What’s more, models that show biomass supplying a significant amount of the nation’s transportation fuels tend to lean heavily on projections that vehicles will use half as much fuel as they do today, or even less. Without this increase in efficiency, however, there’s not enough land to provide a supply of biomass sufficient to put a dent in the demand for foreign oil.
“High vehicle efficiency is an essential factor for all sustainable transportation scenarios,” says Lee Lynd, engineering and biology professor at Dartmouth and co-author of the NRDC study that said biomass could replace gasoline by 2050. His model assumes two and a half times the current fuel economy for vehicles, as well as sophisticated crop rotations and other land-use decisions to make it possible to supply both food and energy from existing agricultural and pasture lands.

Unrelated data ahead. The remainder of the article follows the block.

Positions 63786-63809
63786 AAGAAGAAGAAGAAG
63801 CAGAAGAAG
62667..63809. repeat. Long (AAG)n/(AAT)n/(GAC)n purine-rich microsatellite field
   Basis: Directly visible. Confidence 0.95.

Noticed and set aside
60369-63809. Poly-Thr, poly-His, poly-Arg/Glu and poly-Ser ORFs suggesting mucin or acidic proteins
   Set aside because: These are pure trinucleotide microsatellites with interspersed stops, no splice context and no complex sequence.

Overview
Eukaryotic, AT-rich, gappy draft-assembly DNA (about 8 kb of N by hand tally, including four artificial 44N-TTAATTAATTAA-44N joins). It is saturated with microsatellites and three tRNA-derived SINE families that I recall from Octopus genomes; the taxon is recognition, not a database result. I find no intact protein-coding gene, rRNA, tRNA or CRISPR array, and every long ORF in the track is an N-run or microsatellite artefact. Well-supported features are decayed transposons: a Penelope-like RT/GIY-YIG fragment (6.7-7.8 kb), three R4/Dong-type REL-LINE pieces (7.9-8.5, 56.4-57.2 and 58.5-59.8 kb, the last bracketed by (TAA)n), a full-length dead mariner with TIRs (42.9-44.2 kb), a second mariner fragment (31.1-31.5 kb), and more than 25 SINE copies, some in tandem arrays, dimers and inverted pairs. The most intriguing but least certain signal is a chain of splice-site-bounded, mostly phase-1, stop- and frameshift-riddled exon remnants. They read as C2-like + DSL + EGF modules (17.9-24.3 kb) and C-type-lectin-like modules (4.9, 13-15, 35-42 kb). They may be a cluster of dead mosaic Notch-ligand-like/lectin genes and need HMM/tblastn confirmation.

If the past is a guide, such models are extremely optimistic. In fact, although technology has improved fuel efficiency, the average number of miles per gallon for vehicles today is actually less than it was in the late 1980s, according to a recent EPA report. While engines have become better at extracting energy from fuel, cars have also become faster and heavier, cancelling any gains.
Lynd’s optimistic scenario also assumes that the conversion of stalks to ethanol can be done much more efficiently than it is today, by combining existing metabolic pathways from organisms such as fungi and bacteria. A recent white paper from a group of biomass researchers at MIT says that existing pathways will also need to be fine tuned to provide adequate yields. Creating these pathways will depend on continued research, even as less-efficient technologies begin to come online.
Experts look at biomass and see the potential to significantly improve our energy security while helping the environment. Certainly, the vision of vast fields of switchgrass and other crops replacing troubled oil fields in the Middle East is an attractive one. But turning biomass into more than a fuel for niche applications will require a strong R&D effort to bring the technology to fruition.
Image on home page (switchgrass) courtesy of Department of Energy